Thursday, February 7, 2008

William Holman Hunt's Lady of Shalott

I have a belief, based on my own experience, that many fans of Pre-Raphaelite art are first drawn in by the story and paintings of the Lady of Shalott. Most people are familiar with Tennyson's beautiful poem, and the images of the Lady of Shalott are iconic. As Grace at The Beautiful Necessity noted a few days ago, images of the Lady of Shalott have inspired a host of artists, writers and musicians (most notably, in my view, Loreena McKennit's fabulous version).

Many of the Pre-Raphaelites painted the ill-fated lady, but today I have decided to include one of my favourite paintings of her from the period, one you may not have seen before.

This painting of the Lady of Shalott was first exhibited in 1905 and was the last (and in my opinion, best) of William Holman Hunt's works. It stands out in my mind for several reasons. First, it shows her at her loom, which I think is the most magical part of the story. Who can forget the first lines of the poem: "there she weaves by night and day a magic web of colours gay." Her wild hair and unraveled yarn foreshadow the disintigration of her life and add an air of drama to the picture that is less pronounced in most of the paintings of her. Plus, I love the wild look in her eye--it certainly seperates her from the majority of other paintings of the Lady of Shalott, most of which are more Ophelia-like (somewhat crazed, but resigned to their fate). Finally, the lady's face is very different from the visages found in William Holman Hunt's other paintings--it is far more lovely and looks as if it was inspired by the drawings of Edward Burne Jones.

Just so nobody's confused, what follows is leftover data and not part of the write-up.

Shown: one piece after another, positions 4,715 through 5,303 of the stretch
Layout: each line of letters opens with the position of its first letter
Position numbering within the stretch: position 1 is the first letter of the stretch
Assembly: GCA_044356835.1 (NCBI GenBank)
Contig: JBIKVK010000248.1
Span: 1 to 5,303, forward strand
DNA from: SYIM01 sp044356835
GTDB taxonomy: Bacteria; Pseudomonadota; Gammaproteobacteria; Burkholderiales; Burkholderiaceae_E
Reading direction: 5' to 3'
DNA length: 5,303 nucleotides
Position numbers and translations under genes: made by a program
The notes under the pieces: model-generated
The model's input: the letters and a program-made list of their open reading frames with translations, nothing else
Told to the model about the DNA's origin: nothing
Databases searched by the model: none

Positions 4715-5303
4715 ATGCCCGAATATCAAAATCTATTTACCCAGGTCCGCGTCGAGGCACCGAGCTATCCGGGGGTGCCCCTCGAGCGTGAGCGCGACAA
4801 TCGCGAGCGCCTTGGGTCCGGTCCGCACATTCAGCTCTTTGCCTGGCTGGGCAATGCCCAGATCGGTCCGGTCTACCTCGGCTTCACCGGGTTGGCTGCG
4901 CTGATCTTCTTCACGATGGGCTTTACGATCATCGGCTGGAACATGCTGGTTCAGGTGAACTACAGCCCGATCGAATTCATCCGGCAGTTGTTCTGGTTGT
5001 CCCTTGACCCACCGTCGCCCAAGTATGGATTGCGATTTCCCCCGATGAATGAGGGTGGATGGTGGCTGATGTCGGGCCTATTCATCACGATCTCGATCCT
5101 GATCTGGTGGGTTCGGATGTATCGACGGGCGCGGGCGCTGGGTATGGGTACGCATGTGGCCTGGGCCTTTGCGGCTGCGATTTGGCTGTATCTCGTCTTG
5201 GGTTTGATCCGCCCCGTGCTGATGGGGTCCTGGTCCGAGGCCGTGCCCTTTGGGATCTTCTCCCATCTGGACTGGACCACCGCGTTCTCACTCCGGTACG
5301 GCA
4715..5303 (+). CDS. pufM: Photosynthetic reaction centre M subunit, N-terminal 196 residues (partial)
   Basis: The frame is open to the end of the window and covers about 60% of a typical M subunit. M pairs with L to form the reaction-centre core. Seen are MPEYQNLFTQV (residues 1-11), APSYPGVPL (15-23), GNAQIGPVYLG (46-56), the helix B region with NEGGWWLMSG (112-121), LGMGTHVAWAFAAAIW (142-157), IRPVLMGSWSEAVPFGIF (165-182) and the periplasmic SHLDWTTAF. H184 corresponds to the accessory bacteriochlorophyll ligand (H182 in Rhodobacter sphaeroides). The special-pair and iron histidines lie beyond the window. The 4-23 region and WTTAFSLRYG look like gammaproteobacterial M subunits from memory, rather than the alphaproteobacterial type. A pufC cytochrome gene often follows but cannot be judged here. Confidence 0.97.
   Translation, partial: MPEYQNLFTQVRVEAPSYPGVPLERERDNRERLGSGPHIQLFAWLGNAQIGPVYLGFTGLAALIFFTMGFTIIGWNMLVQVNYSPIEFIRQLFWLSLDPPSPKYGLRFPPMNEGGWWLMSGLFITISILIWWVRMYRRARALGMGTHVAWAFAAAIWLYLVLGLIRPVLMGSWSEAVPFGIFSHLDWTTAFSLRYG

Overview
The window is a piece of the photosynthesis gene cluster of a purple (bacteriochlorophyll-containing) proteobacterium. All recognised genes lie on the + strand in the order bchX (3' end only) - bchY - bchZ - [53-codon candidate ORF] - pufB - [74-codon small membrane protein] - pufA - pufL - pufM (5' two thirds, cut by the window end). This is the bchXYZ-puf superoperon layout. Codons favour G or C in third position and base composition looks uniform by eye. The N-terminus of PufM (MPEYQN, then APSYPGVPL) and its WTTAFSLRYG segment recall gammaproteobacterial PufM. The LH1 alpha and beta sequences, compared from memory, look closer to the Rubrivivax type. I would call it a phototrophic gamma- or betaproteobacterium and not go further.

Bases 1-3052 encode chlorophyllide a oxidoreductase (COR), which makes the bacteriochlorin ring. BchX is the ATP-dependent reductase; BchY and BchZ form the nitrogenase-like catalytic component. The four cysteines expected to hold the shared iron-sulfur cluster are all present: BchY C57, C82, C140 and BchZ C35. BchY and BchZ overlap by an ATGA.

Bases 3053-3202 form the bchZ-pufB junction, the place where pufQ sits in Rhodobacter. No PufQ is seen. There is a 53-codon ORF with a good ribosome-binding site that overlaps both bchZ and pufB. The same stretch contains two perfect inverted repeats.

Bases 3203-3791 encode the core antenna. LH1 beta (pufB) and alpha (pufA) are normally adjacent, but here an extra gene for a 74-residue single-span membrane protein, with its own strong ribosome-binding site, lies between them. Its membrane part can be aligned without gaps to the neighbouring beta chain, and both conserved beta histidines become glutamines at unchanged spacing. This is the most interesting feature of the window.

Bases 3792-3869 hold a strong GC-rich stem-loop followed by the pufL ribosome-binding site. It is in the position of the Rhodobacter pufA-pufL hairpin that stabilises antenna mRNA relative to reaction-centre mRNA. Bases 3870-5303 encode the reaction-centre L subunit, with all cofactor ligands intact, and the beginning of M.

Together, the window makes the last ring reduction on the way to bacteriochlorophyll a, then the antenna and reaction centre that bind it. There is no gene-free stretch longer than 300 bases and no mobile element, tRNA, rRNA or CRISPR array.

The artist, William Holman Hunt is widely regarded today as one of the founding members of the Pre-Raphaelite Brotherhood. Like William de Morgan, he began his artistic training at the Royal Academy, but soon became weary of the conventions of Victorian art. After discovering the writings and art theory of John Ruskin he soon became a full-fledged member of the Pre-Raphaelite Brotherhood. His most famous work of art is The Awakening Conscience--a celebrated, and in my view, rather over-rated piece that demonstrates Hunt's devotion to artistic symbolism. Overall, he is definitely my least favourite of the Pre-Raphaelites. He had a hard time acheiving artistic success during his lifetime because both the press and the public found his works unattractive (a harsh blow for a Pre-Raphaelite artist who was supposed to be creating works of simple beauty). I confess that I'm not overly fond of the majority of his paintings, but I love this particular one.

William Holman Hunt's life was filled with scandal. After his first wife's death, he wanted to marry her sister, but this was illegal in England at the time so he was forced to travel abroad in order to marry her. This in turn caused a major rift within the Pre-Raphaelite Brotherhood, as another member artist, Thomas Woolner, was married to Aice Waugh, the third sister! (source: Wikipedia). To set the record straight, Hunt wrote an autobiographical account of the Brotherhood, entitled Pre-Raphaelitism and the Pre-Raphaelite Brotherhood, that placed special emphasis on his important role within the movement.

Today William Holman Hunt's Lady of Shalott hangs in the Manchester Art Gallery.

Hunt's most famous work, the Awakening Consicence

Images courtesy Wikipedia Commons


Fete et Fleur said...

The Lady of Shalott by Tennyson is one of my very favorites. This art is incredibly beautiful!


Grace said...

When I have looked at this artwork, I was always struck by how her hair floating tumultuously around her echoed the tapestry she was weaving. The whole painting really successfully expresses a feeling of impending doom to me.

Anonymous said...

i only discovered 'the lady of shalott' today whilst researching an essay on holman hunt. i love it! there is something about her which is captivating and the whole image draws you in. beautiful!